Blog Archives

Pinterest for Public History

Pinterest is a virtual bulletin board to which users “pin” images. With 25 million users and the ability to drive more clicks than any other social media site, including Facebook, Pinterest is an alluring platform for public history. In June I offered a workshop at MARCH aimed at small- to medium-sized organizations with new users who have limited time to devote to social media.

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Project post: The Quest to Engage the Public in Scholarly Conversations Online

How can the internet change the way that we conduct research in the humanities? This is a question that scholars have been asking since the earliest days of the web, but as our own relationship with the internet develops through

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Presenting the Past, One Person at a Time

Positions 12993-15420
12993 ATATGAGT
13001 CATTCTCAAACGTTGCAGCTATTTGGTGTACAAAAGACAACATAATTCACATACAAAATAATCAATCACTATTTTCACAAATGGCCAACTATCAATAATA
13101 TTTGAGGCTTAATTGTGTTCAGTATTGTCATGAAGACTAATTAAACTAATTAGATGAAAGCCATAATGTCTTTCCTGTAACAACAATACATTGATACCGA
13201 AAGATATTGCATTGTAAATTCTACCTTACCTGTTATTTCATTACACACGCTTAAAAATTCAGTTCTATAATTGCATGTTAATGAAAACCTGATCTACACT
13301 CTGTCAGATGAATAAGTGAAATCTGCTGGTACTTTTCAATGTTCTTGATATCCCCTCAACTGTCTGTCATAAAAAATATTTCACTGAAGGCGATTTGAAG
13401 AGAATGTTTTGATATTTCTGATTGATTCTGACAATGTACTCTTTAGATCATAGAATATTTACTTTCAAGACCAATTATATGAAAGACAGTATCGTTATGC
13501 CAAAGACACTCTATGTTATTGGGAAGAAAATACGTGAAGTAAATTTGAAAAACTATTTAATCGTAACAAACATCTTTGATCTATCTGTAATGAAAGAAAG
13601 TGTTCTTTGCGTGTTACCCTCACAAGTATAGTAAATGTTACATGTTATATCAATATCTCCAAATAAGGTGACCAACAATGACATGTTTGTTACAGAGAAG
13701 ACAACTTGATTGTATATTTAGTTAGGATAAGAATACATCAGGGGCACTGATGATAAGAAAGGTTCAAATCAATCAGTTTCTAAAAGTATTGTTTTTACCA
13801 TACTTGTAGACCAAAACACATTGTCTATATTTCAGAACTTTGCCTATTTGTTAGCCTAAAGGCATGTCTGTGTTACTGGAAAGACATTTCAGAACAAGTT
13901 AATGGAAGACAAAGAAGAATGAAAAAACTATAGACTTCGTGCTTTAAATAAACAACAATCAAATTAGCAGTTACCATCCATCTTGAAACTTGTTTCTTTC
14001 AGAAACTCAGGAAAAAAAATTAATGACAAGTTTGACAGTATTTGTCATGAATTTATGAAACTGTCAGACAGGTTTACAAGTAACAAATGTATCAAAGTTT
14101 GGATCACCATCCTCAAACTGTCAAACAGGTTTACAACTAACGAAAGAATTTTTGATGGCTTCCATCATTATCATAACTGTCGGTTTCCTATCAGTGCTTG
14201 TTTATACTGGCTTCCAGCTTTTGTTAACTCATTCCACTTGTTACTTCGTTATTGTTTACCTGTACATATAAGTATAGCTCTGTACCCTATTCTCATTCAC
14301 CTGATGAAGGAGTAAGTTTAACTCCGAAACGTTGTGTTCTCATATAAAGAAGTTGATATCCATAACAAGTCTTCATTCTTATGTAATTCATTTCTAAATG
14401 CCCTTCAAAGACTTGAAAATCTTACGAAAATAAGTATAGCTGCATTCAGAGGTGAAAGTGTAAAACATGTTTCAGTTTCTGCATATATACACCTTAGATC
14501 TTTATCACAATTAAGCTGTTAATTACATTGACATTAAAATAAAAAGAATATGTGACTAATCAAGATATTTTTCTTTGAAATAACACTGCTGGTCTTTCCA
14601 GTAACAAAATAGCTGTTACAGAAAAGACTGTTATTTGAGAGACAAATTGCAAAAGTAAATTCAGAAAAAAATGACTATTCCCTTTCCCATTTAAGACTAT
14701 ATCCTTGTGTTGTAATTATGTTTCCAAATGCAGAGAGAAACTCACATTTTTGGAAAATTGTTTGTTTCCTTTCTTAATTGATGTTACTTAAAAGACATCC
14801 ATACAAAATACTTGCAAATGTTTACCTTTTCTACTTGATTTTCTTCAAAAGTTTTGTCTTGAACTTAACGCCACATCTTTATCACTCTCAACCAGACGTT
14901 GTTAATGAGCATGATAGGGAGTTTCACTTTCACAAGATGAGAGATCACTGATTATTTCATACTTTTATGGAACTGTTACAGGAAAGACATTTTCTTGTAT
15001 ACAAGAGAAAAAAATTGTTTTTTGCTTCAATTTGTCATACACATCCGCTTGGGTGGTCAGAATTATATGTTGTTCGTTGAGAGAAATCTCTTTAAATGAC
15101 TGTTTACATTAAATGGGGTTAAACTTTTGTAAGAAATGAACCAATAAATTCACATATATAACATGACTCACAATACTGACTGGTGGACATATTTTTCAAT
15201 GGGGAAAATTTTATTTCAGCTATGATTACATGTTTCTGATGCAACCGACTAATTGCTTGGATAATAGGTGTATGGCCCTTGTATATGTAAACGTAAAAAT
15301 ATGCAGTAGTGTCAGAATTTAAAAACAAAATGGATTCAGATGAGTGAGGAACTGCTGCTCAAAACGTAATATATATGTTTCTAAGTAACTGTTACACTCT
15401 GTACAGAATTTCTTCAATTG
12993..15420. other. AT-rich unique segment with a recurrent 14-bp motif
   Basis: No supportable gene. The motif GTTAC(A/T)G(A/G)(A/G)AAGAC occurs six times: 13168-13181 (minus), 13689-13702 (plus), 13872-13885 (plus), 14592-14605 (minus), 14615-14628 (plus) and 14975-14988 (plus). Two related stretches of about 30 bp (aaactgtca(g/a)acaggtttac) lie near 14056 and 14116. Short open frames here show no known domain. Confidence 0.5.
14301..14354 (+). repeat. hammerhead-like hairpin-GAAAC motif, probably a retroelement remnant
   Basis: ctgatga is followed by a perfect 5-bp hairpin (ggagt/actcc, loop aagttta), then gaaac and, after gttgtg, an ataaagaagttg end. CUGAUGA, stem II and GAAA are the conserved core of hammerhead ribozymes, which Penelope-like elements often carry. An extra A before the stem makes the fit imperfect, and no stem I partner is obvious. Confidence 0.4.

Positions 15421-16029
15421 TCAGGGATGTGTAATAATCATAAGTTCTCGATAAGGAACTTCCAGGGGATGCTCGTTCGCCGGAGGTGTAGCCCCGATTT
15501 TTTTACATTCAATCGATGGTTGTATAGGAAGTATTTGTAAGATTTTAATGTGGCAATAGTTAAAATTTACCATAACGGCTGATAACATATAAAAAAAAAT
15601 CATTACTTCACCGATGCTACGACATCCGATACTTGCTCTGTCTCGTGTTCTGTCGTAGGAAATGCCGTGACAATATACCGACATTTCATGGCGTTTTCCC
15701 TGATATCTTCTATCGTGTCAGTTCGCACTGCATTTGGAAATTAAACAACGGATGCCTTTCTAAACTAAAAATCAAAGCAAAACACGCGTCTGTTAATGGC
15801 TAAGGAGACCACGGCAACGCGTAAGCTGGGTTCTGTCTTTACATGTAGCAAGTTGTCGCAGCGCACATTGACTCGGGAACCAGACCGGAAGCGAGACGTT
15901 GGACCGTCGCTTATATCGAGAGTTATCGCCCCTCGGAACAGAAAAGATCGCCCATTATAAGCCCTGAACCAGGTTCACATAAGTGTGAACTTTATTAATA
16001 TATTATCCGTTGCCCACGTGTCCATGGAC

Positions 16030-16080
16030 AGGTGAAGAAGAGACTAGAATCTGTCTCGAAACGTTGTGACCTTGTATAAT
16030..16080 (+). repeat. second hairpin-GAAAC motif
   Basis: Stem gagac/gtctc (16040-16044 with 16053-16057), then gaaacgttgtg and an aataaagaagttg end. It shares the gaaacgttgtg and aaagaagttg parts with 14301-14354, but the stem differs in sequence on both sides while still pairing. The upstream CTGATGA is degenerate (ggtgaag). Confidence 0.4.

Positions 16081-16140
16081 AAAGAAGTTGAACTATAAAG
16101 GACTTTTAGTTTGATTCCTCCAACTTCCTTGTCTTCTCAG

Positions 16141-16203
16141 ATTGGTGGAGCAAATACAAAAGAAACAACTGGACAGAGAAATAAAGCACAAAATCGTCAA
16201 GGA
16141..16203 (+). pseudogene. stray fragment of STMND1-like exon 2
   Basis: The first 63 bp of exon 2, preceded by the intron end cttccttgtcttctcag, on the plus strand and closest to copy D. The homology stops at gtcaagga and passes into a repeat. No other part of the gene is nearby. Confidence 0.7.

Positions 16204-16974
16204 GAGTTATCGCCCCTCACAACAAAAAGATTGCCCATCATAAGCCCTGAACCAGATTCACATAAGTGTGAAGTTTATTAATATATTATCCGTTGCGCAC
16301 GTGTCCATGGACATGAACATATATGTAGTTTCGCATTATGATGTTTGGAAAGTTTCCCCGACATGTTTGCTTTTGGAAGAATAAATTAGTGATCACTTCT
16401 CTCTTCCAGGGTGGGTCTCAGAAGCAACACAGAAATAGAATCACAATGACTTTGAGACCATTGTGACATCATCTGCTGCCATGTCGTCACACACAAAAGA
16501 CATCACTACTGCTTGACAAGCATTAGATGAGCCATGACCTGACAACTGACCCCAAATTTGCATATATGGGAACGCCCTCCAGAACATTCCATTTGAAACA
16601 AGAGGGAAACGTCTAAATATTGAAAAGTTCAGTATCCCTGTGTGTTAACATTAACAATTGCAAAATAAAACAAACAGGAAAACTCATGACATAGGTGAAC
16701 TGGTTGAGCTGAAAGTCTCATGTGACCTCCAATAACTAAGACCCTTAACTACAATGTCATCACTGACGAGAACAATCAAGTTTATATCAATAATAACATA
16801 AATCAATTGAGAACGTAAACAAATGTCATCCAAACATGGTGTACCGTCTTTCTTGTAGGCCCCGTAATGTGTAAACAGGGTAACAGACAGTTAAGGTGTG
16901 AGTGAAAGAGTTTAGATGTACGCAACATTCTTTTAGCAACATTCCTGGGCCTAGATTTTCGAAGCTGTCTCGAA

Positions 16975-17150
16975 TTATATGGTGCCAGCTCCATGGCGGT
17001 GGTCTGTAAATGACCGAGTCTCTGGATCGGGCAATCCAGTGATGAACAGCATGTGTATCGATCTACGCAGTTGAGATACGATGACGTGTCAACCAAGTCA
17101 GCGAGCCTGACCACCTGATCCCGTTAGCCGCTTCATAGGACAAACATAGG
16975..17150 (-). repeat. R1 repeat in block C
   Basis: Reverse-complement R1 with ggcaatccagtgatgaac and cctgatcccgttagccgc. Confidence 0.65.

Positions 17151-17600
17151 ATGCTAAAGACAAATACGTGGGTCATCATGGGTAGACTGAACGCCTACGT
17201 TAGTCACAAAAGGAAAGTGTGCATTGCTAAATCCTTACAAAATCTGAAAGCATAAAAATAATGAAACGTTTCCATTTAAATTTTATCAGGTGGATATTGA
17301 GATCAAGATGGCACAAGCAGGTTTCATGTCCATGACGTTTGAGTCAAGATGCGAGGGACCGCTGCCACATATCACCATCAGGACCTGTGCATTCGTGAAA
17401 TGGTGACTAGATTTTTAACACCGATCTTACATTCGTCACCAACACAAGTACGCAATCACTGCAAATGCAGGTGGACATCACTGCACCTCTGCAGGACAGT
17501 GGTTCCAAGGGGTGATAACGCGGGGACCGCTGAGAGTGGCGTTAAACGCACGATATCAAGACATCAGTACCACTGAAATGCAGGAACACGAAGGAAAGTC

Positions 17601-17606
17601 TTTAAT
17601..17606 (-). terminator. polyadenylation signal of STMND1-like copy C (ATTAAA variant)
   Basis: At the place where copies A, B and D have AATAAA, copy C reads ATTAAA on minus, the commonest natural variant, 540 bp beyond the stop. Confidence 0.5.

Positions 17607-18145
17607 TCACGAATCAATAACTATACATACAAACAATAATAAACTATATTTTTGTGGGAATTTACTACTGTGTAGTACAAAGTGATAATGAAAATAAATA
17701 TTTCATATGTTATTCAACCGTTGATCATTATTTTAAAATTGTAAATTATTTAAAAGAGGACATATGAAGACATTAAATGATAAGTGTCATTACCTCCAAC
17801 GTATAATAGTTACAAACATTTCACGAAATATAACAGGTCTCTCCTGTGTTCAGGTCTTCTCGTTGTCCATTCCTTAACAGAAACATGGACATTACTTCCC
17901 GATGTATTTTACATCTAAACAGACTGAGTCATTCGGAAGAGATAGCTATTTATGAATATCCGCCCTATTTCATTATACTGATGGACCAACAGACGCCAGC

Last year, I wrote a post about Broadcastr.com, which allows users to record and present “location-based” stories online. A few weeks later, another location-based site launched: HistoryPin.com. There, users can post audio stories AND photos, videos, and text to a

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New Ideas for Online Giving

This time of year is known for many things: holidays, the beginning of winter, and a barrage of end-of-year fundraising appeals. Online giving is especially important in December, as people rush to make donations before the end of the tax

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Why You Shouldn’t Ignore Social Media (Even If You Want To)

Despite my day job in digital humanities, I am a reluctant social media user in my personal life. I dabble here and there, but I know about many social media platforms by reading about them—not using them. I don’t even

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THE ENCYCLOPEDIA OF GREATER PHILADELPHIA

Based at MARCH, with numerous community partners, The Encyclopedia of Greater Philadelphia is a civic project to increase understanding of one of America’s greatest cities. From abolition and the American Revolution to yellow fever and zoos (with cheesesteaks, rowhouses, and hundreds of other topics in between), the digital Encyclopedia and print volume will offer the most comprehensive, authoritative reference source ever created for the Philadelphia region.